MANILA, Philippines – Malacañang announced on Saturday, January 20, that the Philippines has retained its Generalized Scheme of Preferences Plus (GSP+) status under the European Union (EU), which provides duty-free entry for 6,200 products from the Philippines.
“The European Union’s Generalized Scheme of Preferences Plus stays. So far, there is no move from the EU to remove it,” Presidential Spokesperson Harry Roque said in a press conference in Kalibo, Aklan, on Saturday.
He added the report, which is done by the EU annually to assess conditions in beneficiary countries, noted that the Philippines made progress in the areas of labor rights, environmental protection, and climate change, and good governance.
Philippine officials had anticipated the positive development amid concerns that the country would lose the major trade incentive because of the EU's concerns about the human rights situation in the Philippines under President Rodrigo Duterte.
'Serious concerns' in human rights
In its country report on the Philippines, the EU noted “serious concerns” with regard to the human rights situation.
“Extrajudicial killings and the impunity for those responsible, as well as the possible reintroduction of the death penalty and the lowering of the age of criminal responsibility are issues of serious concern for the EU,” it said.
Last year, the House of Representatives approved a bill seeking to reimpose the death penalty, but its counterpart bill in the Senate was deemed as "good as dead."
Discussions on the lowering of the age of criminal responsibility to 9 years old from 15 years old also took in the House, with lawmakers retaining criminal liability to individuals at least 15 years of age.
The EU said the issues had been raised with Philippine officials on numerous occasions and that there would be frank dialogue in this area.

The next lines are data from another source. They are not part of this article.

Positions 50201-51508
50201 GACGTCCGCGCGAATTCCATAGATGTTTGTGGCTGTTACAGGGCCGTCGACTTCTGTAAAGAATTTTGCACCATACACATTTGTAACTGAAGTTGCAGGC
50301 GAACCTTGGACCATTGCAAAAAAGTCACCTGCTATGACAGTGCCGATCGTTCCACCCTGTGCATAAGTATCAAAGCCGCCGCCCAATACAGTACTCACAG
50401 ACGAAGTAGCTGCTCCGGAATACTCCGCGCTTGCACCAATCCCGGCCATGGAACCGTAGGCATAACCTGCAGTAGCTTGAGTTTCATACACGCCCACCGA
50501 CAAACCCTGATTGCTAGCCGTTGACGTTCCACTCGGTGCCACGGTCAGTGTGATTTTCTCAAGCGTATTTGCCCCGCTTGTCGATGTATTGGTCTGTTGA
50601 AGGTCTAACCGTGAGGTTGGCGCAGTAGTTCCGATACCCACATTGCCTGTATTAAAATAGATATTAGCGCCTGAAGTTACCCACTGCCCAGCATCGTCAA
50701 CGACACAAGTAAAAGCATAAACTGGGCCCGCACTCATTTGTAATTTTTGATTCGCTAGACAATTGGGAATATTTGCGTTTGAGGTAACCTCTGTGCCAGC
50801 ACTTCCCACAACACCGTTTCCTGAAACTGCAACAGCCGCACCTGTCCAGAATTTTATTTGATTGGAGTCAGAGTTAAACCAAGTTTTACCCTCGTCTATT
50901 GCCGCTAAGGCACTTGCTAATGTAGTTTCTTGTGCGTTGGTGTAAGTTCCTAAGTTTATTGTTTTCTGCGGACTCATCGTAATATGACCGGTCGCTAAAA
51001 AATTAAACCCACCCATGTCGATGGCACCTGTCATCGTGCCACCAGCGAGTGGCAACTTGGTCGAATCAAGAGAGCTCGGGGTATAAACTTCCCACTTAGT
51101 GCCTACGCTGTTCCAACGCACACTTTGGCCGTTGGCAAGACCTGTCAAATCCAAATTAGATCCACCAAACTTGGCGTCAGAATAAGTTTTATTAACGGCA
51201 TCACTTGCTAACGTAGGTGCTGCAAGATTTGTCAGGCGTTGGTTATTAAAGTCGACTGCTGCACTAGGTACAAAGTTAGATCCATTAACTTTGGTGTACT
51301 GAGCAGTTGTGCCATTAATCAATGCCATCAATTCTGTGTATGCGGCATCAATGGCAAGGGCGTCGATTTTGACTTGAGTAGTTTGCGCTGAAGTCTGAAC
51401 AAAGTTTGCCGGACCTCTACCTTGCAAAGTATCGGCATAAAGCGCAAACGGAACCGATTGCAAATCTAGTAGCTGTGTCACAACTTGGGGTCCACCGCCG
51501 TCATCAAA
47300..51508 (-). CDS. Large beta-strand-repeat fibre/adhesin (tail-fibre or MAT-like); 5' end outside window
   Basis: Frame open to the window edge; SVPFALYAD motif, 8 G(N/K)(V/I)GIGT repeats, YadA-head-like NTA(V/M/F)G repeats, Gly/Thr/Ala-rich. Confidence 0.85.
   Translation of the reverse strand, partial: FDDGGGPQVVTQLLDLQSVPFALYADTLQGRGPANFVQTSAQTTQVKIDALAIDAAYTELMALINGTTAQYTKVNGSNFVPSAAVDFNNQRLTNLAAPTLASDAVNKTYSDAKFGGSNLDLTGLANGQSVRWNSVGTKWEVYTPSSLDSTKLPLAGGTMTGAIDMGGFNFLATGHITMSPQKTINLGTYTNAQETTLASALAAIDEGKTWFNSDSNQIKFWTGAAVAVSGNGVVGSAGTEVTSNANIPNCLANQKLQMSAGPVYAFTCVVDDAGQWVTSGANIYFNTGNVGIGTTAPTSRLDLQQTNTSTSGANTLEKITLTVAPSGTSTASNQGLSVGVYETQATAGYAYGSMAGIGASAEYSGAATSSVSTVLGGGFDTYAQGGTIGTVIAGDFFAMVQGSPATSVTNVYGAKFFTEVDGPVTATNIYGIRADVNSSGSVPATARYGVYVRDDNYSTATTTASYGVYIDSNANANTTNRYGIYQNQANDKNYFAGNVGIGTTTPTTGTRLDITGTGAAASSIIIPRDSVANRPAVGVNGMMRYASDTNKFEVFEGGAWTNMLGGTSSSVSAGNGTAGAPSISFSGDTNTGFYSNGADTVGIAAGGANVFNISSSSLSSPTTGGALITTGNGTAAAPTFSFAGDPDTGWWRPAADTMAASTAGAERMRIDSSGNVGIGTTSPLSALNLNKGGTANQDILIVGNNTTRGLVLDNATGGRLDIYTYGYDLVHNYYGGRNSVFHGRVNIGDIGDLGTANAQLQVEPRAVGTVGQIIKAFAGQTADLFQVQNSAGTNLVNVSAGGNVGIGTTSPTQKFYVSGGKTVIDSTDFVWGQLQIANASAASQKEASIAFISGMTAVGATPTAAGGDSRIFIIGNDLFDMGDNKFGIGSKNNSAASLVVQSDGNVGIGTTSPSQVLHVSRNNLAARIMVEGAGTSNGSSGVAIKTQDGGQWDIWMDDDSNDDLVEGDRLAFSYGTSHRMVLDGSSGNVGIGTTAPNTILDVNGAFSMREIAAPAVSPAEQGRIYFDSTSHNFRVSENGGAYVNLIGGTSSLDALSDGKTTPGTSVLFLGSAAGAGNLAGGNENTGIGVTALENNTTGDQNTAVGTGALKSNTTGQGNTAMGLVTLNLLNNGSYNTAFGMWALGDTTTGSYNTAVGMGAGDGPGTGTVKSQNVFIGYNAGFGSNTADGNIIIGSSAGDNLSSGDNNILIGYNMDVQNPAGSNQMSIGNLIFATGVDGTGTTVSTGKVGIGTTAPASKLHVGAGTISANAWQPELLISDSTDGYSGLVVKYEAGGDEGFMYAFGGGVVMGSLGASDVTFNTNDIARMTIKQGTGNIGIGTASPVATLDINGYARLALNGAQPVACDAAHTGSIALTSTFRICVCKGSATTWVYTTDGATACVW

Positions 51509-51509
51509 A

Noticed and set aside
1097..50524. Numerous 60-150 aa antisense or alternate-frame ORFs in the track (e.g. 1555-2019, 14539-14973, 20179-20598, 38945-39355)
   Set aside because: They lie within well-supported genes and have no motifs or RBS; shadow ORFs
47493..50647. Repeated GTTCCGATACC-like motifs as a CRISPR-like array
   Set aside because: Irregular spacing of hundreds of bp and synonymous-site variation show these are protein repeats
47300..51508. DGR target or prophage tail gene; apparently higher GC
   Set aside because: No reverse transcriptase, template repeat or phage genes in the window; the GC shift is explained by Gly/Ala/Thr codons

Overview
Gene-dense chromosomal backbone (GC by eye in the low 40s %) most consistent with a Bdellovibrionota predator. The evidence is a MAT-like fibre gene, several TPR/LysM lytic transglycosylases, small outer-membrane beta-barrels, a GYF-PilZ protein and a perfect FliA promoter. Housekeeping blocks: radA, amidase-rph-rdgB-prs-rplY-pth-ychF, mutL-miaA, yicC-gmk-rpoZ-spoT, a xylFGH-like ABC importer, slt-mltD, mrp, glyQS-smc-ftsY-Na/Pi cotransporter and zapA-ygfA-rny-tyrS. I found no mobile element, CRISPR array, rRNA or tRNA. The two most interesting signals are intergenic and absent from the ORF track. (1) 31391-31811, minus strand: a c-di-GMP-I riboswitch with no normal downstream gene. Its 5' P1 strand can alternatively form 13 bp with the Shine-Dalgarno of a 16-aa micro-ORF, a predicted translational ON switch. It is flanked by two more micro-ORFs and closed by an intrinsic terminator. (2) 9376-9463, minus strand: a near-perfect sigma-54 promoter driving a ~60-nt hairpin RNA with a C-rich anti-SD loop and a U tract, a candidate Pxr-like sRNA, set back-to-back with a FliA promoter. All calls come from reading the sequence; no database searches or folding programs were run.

“These severe problems have been raised on numerous occasions. In the coming months, the EU will pursue a frank dialogue and increased pressure in that respect,” the report said.
Behind the scenes, however, Philippine officials scrambled to mend ties with the EU. Duterte even appointed former Senate president Edgardo Angara as Philippine Special Envoy to the EU as part of the apparent damage control.
Meanwhile, Roque stressed that the report is an assessment done by the EU to ensure country beneficiaries are democratic and since the assessment is comprised of observations, the EU is not meddling with the internal affairs of the Philippines.
“This report, we have to underscore, is an assessment the EU does on a regular basis. It is their observations. They are not interfering with our domestic policies or asking us to change,” Roque said.
He added, “The report notes that we are vibrant democracy and we have been signatories to the conventions such as labor, human rights, environment among others; even before the GSP+.”
In this area, the EU’s report also noted progress in gender equality, people trafficking, health, education, social-economic rights, the fight against corruption, and protection of the environment.
Roque also said trade relations with the EU reached a milestone as Philippine exports to the EU grew by 31% or $8.4 billion in 2017, making EU the country’s 3rd largest trading partner. (READ: FAST FACTS: How important is the EU to the Philippines?)
According to the EU's GSP fact sheet, a GSP+ monitoring mission to the Philippines, took place from January 26, 2017 to February 2, 2017.
The EU’s GSP is a unilateral privilege granted to select countries. Other countries with GSP+ status include Armenia, Bolivia, Cabo Verde, Georgia, Kyrgyzstan, Mongolia, Pakistan, Paraguay, and Sri Lanka.
The report notes areas of progress and challenges for each beneficiary country with regard to its implementation of the 27 GSP+ relevant international conventions on human rights, labour rights, good governance, and environmental protection. – Rappler.com